about it again this week. did you detect any shift in us policy? did it become clearer? i didn't detect a shift in us policy overall. the obama administration was looking at this as a longer term project. it was a shift from donald trump's own vision of no more foreign entanglements, being much more isolationist. what rex tillerson said was that we are going to be in there for the long haul, diplomatically and militarily, to help build syria. this is what donald trump said he wanted to get us out of. whether they have devoted resources to that is another story. do they have a strategy? i'm not sure they do. this is all part and parcel of wider american — notjust trump — wider american muddle in that region and getting ourselves into a quagmire that we haven't figured out how to extract ourselves from. if there aren't the resources to back up what rex tillerson
said, they're hoping to bolster regional actors? i think... what we know is that these allegiances can and do change over time. just look at how gaddafi was a close ally of the west before they turned on him. if i were the kurds, i would be very guarded, that the us may turn on them as well, once they feel theirjob has been done. historically, powerful nations have always used other groups as cannon fodder. there is nothing new there, frankly. and with president erdogan on friday saying this could intensify, the tanks will keep rolling across the border, this continues with the world watching on? i think it's going to be quite dangerous if he continues pushing.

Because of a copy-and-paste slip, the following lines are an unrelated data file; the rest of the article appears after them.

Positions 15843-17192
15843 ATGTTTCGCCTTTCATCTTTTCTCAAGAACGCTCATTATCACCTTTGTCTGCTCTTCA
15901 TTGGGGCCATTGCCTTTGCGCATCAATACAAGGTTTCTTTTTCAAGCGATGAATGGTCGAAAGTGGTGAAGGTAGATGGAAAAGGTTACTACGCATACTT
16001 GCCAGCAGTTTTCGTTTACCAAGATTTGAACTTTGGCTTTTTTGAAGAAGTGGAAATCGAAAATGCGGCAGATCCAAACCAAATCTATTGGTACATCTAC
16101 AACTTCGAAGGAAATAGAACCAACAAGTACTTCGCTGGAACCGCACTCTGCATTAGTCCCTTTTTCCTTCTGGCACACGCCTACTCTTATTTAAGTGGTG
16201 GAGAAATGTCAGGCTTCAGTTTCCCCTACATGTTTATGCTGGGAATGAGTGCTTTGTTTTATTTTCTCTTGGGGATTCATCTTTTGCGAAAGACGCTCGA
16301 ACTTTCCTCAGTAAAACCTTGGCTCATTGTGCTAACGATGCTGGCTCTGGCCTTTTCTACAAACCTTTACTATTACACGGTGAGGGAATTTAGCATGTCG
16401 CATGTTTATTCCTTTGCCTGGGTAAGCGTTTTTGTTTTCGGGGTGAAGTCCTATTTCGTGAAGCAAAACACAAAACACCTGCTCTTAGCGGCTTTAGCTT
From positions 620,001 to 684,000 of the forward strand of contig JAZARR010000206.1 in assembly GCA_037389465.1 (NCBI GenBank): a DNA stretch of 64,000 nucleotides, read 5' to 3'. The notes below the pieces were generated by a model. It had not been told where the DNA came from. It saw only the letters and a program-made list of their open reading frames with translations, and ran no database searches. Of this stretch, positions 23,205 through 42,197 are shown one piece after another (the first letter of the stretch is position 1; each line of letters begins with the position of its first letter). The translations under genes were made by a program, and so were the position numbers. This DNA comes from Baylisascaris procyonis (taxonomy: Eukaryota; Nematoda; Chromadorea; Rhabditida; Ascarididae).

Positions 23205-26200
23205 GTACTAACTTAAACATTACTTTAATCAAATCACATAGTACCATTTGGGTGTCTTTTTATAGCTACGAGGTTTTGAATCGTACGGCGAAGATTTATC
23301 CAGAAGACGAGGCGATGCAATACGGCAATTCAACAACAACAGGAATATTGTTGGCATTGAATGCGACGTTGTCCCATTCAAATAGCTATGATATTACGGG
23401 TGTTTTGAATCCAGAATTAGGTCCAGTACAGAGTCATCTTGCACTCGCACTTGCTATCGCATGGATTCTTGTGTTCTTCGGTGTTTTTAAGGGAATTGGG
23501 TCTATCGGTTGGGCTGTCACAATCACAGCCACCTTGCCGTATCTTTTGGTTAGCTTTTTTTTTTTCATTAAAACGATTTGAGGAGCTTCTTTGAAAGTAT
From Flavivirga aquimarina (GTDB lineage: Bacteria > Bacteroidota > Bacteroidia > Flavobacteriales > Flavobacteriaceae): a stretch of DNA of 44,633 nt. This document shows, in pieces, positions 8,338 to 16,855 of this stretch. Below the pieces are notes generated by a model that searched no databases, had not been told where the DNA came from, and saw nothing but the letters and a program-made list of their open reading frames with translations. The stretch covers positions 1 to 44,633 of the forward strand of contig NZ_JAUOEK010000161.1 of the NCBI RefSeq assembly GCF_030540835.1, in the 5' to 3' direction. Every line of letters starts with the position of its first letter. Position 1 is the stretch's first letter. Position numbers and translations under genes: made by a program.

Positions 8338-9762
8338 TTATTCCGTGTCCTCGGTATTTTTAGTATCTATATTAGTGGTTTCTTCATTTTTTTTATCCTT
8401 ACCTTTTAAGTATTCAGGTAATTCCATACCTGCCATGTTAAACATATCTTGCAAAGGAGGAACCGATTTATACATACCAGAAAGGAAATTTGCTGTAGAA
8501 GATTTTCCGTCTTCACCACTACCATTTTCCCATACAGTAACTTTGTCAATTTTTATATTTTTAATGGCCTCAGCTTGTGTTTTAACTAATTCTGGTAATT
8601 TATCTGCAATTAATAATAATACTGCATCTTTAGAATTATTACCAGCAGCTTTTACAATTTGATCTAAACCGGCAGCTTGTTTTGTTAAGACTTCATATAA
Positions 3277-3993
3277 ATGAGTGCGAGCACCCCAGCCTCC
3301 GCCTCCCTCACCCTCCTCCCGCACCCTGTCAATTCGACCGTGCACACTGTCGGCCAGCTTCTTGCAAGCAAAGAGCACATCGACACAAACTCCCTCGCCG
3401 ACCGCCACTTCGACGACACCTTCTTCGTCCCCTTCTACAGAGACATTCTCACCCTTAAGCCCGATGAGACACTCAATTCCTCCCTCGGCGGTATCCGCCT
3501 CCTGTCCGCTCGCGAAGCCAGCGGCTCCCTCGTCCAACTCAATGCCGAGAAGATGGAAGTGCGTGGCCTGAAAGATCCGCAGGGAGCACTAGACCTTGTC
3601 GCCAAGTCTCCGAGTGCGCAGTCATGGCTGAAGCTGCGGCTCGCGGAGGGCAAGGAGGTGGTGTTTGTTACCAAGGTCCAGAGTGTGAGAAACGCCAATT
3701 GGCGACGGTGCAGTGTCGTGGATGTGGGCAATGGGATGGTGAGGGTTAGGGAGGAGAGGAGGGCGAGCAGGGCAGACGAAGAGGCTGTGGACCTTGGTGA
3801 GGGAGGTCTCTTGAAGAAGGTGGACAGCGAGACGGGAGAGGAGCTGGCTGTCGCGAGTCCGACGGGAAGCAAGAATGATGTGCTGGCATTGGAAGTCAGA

unfortunately, in the wider context of us—turkey relations, they haven't been worse in a long time. besides this conflict, there is a sense in turkey of a conspiracy on the part of some in the us of trying to overthrow the erdogan government, because there is a cleric who resides in the us who was probably behind the coup that was put down a couple of years ago. i think this whole situation is now at a point where nobody really kind of knows how to get out it. it'll be interesting to see how the nato member states will react. with a defence of turkey? the european dimension, that is also fraying. the cooperation between turkey and the european union is fraying. will london and paris come to help or at least support erdogan? that is something we will watch in the coming weeks. thank you very much to all of you.